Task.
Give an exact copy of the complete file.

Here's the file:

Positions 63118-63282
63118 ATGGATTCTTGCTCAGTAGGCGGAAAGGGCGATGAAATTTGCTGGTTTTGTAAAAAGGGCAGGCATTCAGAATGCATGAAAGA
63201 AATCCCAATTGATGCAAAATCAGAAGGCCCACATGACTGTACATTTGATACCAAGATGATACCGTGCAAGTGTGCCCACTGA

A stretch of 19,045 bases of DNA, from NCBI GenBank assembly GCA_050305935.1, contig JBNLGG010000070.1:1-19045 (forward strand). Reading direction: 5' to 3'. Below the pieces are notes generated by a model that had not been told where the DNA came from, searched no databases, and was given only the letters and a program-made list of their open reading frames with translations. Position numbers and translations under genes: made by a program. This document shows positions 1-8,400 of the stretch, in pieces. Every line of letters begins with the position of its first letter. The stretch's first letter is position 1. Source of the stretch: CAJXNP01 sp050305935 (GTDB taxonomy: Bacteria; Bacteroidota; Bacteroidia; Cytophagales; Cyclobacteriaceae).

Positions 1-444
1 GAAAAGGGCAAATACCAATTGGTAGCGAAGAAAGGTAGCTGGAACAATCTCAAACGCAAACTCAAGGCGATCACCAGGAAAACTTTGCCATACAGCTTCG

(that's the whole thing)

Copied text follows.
Positions 63118-63282
63118 ATGGATTCTTGCTCAGTAGGCGGAAAGGGCGATGAAATTTGCTGGTTTTGTAAAAAGGGCAGGCATTCAGAATGCATGAAAGA
63201 AATCCCAATTGATGCAAAATCAGAAGGCCCACATGACTGTACATTTGATACCAAGATGATACCGTGCAAGTGTGCCCACTGA

A stretch of 19,045 bases of DNA, from NCBI GenBank assembly GCA_050305935.1, contig JBNLGG010000070.1:1-19045 (forward strand). Reading direction: 5' to 3'. Below the pieces are notes generated by a model that had not been told where the DNA came from, searched no databases, and was given only the letters and a program-made list of their open reading frames with translations. Position numbers and translations under genes: made by a program. This document shows positions 1-8,400 of the stretch, in pieces. Every line of letters begins with the position of its first letter. The stretch's first letter is position 1. Source of the stretch: CAJXNP01 sp050305935 (GTDB taxonomy: Bacteria; Bacteroidota; Bacteroidia; Cytophagales; Cyclobacteriaceae).

Positions 1-444
1 GAAAAGGGCAAATACCAATTGGTAGCGAAGAAAGGTAGCTGGAACAATCTCAAACGCAAACTCAAGGCGATCACCAGGAAAACTTTGCCATACAGCTTCG